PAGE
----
Passive Fire Protection, in conjunction with Active Fire Prevention (sprinkler systems, extinguishers etc.) and Fire Prevention (fire safety education of staff etc.), are the three parts that make up a buildings fire safety requirements.

The basic requirements of a passive fire protection system is to:

• provide vital escape time for a buildings occupants
• safeguard a buildings structural integrity in the event of fire
• protect a buildings assets

• maintain a buildings purpose after fire damage.

Passive fire protection measures are intended to contain a fire in its area of origin, thus limiting the spread of fire, heat and smoke for a limited period of time. This is achieved with the use of compartmentalisation, in conjunction with fire-containing and fire-resistant materials i.e. intumescent coatings and penetration seals throughout walls, floors and doors.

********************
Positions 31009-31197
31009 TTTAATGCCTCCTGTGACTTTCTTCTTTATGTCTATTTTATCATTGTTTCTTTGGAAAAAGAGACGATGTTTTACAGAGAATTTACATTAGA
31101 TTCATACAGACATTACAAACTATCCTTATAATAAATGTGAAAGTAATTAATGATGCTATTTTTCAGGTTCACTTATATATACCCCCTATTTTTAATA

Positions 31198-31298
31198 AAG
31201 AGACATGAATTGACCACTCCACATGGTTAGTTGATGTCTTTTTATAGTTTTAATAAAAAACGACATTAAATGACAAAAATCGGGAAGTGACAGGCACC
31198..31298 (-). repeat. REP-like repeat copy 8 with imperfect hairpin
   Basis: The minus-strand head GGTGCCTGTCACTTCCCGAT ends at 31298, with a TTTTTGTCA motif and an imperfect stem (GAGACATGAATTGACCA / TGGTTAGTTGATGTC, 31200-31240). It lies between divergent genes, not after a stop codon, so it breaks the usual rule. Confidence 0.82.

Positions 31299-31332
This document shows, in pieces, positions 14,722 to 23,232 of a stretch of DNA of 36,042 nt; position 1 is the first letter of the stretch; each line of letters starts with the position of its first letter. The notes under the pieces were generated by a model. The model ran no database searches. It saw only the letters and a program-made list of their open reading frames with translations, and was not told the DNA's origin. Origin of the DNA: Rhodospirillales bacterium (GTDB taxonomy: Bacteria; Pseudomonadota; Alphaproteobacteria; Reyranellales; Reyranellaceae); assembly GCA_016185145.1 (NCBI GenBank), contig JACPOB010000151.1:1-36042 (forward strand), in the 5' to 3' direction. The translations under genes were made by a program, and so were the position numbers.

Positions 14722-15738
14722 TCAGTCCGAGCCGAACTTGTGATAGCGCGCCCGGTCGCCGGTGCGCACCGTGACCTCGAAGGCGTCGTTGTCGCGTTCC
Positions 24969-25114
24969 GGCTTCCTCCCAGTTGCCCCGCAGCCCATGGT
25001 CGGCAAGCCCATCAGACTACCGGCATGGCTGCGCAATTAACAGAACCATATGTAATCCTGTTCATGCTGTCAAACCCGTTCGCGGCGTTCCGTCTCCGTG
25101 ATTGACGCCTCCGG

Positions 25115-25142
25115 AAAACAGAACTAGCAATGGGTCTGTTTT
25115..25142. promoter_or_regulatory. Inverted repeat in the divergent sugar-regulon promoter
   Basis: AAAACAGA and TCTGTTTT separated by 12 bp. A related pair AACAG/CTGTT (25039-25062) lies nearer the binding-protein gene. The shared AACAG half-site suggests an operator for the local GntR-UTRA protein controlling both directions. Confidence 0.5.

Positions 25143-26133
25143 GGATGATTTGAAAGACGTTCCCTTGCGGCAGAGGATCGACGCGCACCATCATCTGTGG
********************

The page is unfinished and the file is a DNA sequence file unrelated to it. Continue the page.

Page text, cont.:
The period of time that a fire can be contained can vary greatly depending on the materials used. Passive Fire Protection systems must comply with the approval of use and compliance required by the local building codes of practice.

In the unfortunate event of fire, an effective passive fire protection design should keep rebuilding costs to a minimum and so help speed up business recovery.